Newspaper article The Canadian Press

Editorial Exchange: Morneau: Smart Man, Clueless Decisions

Newspaper article The Canadian Press

Editorial Exchange: Morneau: Smart Man, Clueless Decisions

Article excerpt

Editorial Exchange: Morneau: smart man, clueless decisions

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An editorial from the Winnipeg Free Press, published Oct. 20 :

What is it about politics that makes very smart people do things that are not at all very smart?

It's a question non-holders of elected office find themselves asking on an alarmingly regular basis, as the people they vote into positions of political decision-making careen, like out-of-control drivers on a rush-hour freeway, from controversy to scandal and from abuse of power to conflict of interest.

A second question inevitably follows: what in the world was he/she thinking?

Federal Finance Minister Bill Morneau -- who has been on the hot seat lately for his efforts to close tax loopholes that allow small-business owners to "cheat" the system -- is the latest politician to land neck-deep in the smart-person-doing-not-smart-things quagmire.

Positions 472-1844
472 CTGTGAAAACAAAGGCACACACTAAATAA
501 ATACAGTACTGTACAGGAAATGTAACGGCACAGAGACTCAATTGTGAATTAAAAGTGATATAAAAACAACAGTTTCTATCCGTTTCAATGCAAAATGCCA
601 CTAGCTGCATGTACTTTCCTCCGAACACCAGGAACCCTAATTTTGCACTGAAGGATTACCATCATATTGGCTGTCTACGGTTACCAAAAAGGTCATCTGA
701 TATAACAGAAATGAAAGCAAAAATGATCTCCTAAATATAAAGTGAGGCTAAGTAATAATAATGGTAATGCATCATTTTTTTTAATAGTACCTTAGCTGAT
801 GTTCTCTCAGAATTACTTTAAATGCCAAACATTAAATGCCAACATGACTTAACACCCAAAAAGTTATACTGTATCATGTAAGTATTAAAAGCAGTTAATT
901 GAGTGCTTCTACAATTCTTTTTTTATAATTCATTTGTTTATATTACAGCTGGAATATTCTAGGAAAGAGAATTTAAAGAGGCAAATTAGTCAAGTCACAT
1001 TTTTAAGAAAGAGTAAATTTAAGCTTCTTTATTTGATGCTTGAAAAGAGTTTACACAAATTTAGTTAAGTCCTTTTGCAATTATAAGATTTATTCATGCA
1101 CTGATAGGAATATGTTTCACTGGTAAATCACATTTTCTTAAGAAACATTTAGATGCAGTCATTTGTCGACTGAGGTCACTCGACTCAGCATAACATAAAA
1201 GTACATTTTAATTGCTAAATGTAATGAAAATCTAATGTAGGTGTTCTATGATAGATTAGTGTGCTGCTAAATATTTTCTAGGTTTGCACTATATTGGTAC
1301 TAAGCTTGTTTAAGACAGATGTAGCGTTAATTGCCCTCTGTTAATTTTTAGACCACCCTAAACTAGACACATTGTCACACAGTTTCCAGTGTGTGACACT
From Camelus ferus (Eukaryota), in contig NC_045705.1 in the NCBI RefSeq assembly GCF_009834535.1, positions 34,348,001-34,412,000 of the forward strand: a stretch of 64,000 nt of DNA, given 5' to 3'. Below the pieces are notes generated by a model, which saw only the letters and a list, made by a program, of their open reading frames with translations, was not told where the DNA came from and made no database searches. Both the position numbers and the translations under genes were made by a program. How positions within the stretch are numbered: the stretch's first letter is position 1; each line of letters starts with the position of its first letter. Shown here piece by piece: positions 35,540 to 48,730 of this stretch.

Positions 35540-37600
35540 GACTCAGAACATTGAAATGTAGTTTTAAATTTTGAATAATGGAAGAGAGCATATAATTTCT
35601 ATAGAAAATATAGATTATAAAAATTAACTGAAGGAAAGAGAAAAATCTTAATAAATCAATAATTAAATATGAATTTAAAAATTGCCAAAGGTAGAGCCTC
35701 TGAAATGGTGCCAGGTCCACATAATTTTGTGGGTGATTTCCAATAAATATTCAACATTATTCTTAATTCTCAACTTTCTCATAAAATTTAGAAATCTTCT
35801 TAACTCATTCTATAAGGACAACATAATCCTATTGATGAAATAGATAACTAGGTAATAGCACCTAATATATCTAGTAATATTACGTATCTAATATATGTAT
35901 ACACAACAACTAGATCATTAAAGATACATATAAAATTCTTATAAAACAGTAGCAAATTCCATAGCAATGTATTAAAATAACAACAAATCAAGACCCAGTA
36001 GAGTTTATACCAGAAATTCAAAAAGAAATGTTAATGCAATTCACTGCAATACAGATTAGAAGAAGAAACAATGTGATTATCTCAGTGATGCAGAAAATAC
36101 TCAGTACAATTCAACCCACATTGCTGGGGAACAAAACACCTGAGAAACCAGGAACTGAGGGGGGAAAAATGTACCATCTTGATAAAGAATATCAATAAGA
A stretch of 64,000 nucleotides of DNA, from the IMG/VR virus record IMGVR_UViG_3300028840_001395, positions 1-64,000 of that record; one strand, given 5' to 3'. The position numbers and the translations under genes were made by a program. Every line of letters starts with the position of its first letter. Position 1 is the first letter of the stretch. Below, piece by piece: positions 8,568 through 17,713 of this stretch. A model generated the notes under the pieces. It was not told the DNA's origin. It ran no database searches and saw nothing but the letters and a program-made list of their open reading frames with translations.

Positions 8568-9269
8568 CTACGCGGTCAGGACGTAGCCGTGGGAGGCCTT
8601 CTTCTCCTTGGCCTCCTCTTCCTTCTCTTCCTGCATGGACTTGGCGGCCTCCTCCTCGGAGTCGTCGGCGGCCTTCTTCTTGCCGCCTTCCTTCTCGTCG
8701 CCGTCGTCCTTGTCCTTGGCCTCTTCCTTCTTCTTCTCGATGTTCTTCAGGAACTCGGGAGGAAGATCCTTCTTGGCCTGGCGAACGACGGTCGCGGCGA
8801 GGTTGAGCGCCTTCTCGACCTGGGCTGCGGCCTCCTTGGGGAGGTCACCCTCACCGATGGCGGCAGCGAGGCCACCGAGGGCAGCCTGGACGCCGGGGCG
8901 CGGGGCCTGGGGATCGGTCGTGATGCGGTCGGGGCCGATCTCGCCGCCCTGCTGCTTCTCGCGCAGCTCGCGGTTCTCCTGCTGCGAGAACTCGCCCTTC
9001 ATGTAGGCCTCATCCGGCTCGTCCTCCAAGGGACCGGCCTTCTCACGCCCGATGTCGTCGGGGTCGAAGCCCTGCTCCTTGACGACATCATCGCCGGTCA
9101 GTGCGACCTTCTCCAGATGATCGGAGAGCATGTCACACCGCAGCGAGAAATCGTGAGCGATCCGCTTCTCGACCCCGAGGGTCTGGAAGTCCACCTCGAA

At the same time that he defends the controversial business-tax amendments and then backpedals from earlier pronouncements -- in an effort to quell an about-to-boil uprising in the small-business sector -- Mr. Morneau has been forced to defend a tax-related strategy of a different nature: the handling of his own massive personal fortune.

First came questions about a villa in Provence; Mr. Morneau's flimsy rationale for not disclosing the property to the ethics commissioner for two years was "early administrative confusion" and the fact he doesn't actually own it; rather, it's owned by a private corporation in which Mr. Morneau and his wife, Nancy McCain, are partners.

That, for workaday taxpayers keeping score at home, would fairly be described as a loophole.

Next, and much more damning, came the flare-up this week over the fact the finance minister had not placed his substantial holdings in Morneau Shepell -- the publicly traded pension and human-resources company he headed before seeking election in 2015 -- into a blind trust. …

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